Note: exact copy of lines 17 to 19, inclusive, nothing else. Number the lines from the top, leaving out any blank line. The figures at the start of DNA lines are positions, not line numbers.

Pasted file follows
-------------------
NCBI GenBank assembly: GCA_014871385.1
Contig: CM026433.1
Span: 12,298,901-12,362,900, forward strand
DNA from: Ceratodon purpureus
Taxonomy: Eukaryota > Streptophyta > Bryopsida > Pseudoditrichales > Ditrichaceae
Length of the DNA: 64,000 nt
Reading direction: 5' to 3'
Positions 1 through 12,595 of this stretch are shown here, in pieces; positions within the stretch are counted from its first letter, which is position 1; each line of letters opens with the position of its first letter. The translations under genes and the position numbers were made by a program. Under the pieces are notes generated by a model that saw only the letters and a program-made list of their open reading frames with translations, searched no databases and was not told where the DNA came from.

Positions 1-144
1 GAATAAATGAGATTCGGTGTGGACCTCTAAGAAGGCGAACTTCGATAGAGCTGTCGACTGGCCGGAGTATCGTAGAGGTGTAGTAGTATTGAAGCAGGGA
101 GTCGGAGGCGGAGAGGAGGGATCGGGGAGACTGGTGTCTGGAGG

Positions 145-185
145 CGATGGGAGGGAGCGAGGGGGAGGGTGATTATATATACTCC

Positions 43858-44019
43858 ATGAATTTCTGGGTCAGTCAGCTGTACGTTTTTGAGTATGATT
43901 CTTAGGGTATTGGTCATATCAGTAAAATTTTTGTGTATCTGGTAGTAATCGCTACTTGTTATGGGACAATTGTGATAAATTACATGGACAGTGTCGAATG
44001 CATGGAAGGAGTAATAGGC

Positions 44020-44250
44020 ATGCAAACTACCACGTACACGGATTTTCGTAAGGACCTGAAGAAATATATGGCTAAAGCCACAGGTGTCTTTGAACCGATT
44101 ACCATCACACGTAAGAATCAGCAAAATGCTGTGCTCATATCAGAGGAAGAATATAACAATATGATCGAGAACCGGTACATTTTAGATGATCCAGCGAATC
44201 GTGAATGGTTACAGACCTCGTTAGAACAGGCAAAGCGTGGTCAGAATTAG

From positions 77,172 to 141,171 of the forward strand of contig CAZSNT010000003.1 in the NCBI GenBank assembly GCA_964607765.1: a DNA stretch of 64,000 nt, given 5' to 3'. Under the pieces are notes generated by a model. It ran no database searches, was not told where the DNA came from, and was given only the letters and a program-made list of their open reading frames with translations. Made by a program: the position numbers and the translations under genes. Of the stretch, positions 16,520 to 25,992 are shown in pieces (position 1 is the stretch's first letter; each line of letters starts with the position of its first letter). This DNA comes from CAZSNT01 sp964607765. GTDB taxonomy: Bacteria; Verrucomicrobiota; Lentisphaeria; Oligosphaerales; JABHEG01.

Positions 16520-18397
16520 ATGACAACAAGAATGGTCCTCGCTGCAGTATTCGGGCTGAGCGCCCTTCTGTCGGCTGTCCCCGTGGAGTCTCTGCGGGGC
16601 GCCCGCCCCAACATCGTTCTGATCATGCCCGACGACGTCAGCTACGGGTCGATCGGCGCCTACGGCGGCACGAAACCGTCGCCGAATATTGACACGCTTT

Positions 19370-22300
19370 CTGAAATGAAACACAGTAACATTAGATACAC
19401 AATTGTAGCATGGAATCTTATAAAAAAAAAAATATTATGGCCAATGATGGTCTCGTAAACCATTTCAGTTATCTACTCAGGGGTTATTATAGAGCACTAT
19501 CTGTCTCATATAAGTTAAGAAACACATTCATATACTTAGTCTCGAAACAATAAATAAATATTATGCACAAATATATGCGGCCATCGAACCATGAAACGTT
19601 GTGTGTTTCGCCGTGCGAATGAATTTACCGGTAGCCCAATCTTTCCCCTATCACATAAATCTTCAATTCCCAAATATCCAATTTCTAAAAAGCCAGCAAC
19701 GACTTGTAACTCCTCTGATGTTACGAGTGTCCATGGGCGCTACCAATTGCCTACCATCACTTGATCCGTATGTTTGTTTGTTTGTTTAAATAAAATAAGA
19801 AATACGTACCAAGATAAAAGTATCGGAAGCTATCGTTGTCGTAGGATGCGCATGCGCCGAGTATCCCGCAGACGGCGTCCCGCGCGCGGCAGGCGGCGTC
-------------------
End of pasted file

44001 CATGGAAGGAGTAATAGGC

Positions 44020-44250
44020 ATGCAAACTACCACGTACACGGATTTTCGTAAGGACCTGAAGAAATATATGGCTAAAGCCACAGGTGTCTTTGAACCGATT